Ohio Teachers Can Now Bring Guns to Class After Just 24 Hours of Training

Educators and other school staff in the state of Ohio will now be able to carry a gun in the classroom after undergoing 24 hours of training.

Republican Governor Mike DeWine announced that he had signed House Bill 99 (HB99) into law Monday morning, according to multiple outlets.

The law, according to the outlet, changes the number of required training hours needed for school personnel to carry a gun. Originally, 700 hours of training was required and, with the signing of the new law, school personnel who want to be armed will have to undergo 20 hours of first aid training as well as four hours in "scenario-based training," outlets reported.

Additionally, with the new law, those members of school staff who do decide to arm themselves in the classroom will be subject to eight hours of annual "qualification training," according to WKYC.

While Ohio's governor has changed the training requirements for armed school personnel, school districts can decide whether they will allow school staff to carry or not, according to outlets. Also, each of the school district's boards will have the opportunity to decide whether additional training is necessary.

DeWine signs HB 99
Ohio Governor Mike DeWine announced that he had signed HB 99, which changes the amount of training needed for school staff to carry a gun in the classroom, on Monday. Here, then-candidate DeWine speaks in Columbus, Ohio on November 6, 2018 after winning election. Justin Merriman/Getty Images

During a Monday press conference, in which DeWine announced that he had signed the measure into law, he pointed out that school districts will have the ability to make the decision that is best for them.

"Each school board will determine what's best for their students, their staff and their community," DeWine said.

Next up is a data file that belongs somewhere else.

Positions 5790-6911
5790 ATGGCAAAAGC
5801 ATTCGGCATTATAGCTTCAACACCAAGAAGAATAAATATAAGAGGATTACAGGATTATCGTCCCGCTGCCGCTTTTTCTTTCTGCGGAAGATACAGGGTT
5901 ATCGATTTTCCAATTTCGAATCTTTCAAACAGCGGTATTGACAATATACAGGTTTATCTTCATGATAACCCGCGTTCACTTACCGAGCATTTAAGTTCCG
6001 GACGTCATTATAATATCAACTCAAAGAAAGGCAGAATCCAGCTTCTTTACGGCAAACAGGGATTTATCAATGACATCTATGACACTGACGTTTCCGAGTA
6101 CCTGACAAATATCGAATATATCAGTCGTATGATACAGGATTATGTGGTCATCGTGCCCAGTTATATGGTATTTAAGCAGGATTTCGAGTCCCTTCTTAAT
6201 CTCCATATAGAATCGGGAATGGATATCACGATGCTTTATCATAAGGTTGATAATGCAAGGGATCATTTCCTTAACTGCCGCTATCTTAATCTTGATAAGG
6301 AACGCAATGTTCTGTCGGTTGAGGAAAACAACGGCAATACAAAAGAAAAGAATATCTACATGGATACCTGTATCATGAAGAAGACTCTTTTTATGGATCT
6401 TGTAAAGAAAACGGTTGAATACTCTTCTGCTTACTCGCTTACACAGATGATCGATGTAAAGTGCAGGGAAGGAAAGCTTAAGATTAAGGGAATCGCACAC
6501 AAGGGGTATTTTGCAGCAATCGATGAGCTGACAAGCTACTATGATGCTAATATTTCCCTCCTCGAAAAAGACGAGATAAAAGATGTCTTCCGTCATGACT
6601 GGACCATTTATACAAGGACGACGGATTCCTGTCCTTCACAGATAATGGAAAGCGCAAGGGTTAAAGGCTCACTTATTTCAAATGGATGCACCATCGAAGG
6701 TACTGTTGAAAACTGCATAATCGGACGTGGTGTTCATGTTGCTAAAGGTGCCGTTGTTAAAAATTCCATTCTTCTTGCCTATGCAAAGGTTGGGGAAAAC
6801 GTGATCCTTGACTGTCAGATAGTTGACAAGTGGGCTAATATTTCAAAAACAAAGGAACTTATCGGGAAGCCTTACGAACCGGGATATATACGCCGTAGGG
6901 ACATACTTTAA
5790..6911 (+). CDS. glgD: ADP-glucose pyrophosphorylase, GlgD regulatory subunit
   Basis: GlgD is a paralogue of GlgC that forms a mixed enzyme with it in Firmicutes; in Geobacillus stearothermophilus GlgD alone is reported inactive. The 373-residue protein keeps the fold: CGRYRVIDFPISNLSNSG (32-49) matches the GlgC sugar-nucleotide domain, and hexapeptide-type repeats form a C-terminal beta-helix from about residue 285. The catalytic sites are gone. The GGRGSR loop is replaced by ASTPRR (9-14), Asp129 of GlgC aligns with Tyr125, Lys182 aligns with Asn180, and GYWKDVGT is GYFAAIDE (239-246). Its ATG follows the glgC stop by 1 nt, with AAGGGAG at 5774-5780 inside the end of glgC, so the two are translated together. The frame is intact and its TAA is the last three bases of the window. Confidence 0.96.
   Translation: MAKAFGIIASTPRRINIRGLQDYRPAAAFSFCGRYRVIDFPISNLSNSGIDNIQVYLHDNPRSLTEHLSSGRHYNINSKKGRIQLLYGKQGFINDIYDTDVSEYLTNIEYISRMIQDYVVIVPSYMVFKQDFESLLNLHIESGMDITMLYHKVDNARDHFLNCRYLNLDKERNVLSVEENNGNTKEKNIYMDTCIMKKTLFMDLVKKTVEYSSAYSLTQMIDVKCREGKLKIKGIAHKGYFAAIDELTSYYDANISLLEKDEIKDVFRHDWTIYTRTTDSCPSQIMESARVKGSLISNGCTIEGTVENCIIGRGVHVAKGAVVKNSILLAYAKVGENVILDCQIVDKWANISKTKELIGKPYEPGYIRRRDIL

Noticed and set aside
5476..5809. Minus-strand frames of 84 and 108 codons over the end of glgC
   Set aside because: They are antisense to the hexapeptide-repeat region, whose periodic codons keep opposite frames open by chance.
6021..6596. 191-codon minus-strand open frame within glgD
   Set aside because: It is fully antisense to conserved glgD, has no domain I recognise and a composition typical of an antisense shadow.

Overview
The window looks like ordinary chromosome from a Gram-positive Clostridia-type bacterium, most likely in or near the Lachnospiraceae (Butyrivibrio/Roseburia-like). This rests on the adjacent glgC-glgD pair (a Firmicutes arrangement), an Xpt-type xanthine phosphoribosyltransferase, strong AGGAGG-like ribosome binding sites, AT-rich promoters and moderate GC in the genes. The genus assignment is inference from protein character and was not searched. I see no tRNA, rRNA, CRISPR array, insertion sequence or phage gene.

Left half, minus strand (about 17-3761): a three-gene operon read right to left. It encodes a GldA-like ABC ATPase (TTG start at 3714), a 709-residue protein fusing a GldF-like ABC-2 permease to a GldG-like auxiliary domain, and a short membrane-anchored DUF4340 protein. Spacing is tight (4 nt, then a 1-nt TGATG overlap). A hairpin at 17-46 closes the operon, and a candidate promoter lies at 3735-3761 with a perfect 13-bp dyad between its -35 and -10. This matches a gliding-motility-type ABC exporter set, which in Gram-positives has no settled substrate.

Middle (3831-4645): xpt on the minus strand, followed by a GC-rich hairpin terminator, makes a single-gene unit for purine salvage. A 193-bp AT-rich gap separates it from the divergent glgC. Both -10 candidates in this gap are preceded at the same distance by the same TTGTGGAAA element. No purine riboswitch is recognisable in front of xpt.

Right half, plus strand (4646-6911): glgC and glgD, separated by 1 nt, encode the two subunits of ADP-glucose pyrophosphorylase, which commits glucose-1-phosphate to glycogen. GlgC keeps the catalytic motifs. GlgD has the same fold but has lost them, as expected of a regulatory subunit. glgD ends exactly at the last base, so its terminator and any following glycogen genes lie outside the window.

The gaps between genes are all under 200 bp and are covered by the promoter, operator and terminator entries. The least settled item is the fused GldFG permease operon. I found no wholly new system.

DeWine's announcement that he has signed HB 99 into law comes weeks after 21 people were gunned down, including 19 children in a Uvalde, Texas elementary school. In the wake of the deadly shooting, gun control has been a hotly debated topic in the nation's Capitol and across the country. President Joe Biden and others have called on Congress to strengthen gun laws.

WKYC reported that Republicans in the Buckeye state have stated that having such measures as HB99 in place might help stop tragedies like the deadly mass school at Robb Elementary School.

On Sunday, it was announced that a bipartisan group of Senators had reached a deal on firearms.

"Today, we are announcing a commonsense, bipartisan proposal to protect America's children, keep our schools safe, and reduce the threat of violence across our country," a statement put out by the group read.

The deal, reached by 20 senators, includes more stringent background checks for anyone under the age of 21 who seeks to purchase a firearm. The proposal from the 10 Democratic and 10 Republican senators also closes the so-called "boyfriend loophole," which seeks to keep domestic abusers from owning a gun.

Among those Republicans who agreed on the gun reform legislation were Utah Senator Mitt Romney, South Carolina Senator Lindsey Graham and Ohio Senator Rob Portman.

"Our goal is to continue to help our public and private schools get the tools they need to protect our children," DeWine said in a response to Newsweek.

"Working together, we have come a long way to improve school safety in Ohio over the last decade, and we must continue this progress. We have an obligation to do everything we can every single day to try and protect our kids," he added.

Updated 06/13/2022, 1:08 p.m. ET: This story has been updated with comments from Governor Mike DeWine.